The Interpreter from Java
The Interpreter from Java by Alfred Birney, translation: David Doherty
(Head of Zeus, 2020)
From the first sentence, which barrels ahead at a feverish pace for more than one page, this novel grabs the reader by the throat.
A son compresses his father’s life in the Dutch East Indies (present-day Indonesia) into one furious eruption — everything from the atrocities of the Japanese occupation, and the war of independence that followed, to his father’s violent and unpredictable treatment of his children in his new homeland, The Netherlands.
Arto Nolan is the father’s name; his son Alan strives to overcome his loathing and comprehend the man who abused him and beat his mother. That strange fellow from Indonesia had fled to the Netherlands before the Indonesians could execute him as a traitor. He soon married an overweight girl from a small town, had five children, and soon became so violent that Alan and his siblings had to spend most of their childhood in boarding schools.
His father spent evening after evening typing on his Remington; his wife and children had no idea what he was working on and were happy to have him out of the way. Later, Alan discovers his father had been working on his memoirs. Early in the book, he presents passages with his own sarcastic annotations – clearly, he does not have one shred of trust in his father. Later, his bitter interruptions become less frequent. They are completely absent from the second part of the memoirs, about Arto’s ruthless work as an interpreter who not only translated but also led interrogations, tortured prisoners, and did not hesitate to murder.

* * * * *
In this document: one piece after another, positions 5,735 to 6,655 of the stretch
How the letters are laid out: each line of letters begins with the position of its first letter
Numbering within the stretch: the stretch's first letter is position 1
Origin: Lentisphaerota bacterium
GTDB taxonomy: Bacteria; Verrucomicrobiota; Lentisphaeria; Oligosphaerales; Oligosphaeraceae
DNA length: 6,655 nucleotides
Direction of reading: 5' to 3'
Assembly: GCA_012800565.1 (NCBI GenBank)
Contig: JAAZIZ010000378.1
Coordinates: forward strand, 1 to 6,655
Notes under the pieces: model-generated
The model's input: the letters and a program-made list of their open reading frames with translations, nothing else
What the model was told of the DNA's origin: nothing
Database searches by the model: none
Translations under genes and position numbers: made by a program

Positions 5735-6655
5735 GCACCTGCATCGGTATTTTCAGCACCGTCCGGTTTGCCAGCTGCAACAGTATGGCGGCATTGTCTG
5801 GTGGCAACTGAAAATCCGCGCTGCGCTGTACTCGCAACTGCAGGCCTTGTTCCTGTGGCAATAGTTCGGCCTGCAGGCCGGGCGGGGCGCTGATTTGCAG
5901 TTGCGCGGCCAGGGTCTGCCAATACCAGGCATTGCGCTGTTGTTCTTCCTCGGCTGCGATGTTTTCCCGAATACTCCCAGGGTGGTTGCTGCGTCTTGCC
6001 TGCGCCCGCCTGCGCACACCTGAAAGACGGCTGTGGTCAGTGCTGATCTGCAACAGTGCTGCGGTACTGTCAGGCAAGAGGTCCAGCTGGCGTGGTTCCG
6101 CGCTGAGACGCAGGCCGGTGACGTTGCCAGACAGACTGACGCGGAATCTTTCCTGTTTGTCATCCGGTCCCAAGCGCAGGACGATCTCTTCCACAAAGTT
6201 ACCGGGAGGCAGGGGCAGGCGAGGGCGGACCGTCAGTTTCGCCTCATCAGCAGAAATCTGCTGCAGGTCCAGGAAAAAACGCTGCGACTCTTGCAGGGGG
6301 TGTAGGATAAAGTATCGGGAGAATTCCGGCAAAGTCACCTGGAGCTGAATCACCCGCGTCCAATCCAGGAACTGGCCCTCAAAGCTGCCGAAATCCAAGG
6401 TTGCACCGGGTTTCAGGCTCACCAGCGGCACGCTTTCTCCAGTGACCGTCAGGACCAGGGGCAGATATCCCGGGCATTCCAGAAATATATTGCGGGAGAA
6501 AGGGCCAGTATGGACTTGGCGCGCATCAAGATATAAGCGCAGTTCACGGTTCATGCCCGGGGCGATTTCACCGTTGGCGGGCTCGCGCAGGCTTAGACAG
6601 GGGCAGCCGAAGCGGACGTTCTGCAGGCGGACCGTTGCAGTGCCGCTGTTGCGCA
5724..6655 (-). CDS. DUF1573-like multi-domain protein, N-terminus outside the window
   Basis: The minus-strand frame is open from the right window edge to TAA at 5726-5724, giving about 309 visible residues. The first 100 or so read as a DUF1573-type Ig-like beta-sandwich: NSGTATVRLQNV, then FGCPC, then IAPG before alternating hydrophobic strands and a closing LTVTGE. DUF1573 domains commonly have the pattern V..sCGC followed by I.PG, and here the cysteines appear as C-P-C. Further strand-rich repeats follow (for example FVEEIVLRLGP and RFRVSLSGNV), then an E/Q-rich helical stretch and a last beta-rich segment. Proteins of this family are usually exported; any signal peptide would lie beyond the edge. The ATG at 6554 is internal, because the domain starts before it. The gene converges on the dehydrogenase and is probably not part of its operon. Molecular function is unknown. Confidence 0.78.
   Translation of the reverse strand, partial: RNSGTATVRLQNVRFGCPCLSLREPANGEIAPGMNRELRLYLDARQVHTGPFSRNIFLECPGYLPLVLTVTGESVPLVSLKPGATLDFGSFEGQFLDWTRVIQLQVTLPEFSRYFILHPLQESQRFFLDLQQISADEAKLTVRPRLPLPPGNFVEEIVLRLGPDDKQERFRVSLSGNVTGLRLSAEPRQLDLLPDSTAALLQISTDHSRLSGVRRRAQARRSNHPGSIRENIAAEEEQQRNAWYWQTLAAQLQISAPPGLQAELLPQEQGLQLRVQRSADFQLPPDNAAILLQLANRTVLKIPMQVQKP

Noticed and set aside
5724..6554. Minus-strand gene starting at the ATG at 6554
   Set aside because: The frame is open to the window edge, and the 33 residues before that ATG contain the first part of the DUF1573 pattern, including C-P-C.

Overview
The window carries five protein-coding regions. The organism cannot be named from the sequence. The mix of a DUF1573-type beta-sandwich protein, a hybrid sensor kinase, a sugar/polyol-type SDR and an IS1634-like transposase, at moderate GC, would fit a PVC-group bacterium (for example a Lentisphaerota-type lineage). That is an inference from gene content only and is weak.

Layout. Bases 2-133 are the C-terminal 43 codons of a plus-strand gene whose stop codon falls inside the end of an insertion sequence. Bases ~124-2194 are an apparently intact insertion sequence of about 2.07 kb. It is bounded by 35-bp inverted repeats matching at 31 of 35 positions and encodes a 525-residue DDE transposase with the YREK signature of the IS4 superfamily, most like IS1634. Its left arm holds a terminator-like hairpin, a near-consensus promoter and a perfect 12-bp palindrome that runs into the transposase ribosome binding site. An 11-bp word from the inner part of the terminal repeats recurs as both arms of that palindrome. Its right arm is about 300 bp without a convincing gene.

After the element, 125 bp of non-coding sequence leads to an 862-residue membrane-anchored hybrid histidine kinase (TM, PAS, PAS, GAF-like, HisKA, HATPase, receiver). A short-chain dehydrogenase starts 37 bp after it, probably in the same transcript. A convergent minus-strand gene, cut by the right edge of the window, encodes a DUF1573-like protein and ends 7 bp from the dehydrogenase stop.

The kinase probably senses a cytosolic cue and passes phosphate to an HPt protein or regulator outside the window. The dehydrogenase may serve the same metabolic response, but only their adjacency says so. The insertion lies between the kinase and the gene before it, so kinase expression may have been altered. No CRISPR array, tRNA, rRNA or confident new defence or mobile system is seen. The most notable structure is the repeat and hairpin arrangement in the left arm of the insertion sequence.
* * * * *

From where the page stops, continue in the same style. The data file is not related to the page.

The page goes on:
Arto’s passages are chilling in their detachment. He first describes how he was abused as a child by his own father (who was not married to his mother) and brothers. He later became an assassin. At first his targets were Japanese; after the occupation ended, he murdered Indonesians in the service of the Dutch, without question, without any pangs of conscience. The source of his loyalty to his overlords, from a country he had never seen, remains a mystery.
In this unsparing family history, Birney exposes a crucial chapter in Dutch history that was deliberately concealed behind the ideological facade of postwar optimism and reconstruction. The influx of refugees from Indonesia formed a threat to this illusion. Those wars turned Nolan from a boy into a monster, at least in the eyes of children. Do the memoirs offer his son a new perspective; does the monster become human? Nolan ends with the words, ‘I won’t fight anymore; I quit.’ But of course he cannot quit, and readers of this superb novel will likewise find that it reverberates long afterwards in their memory.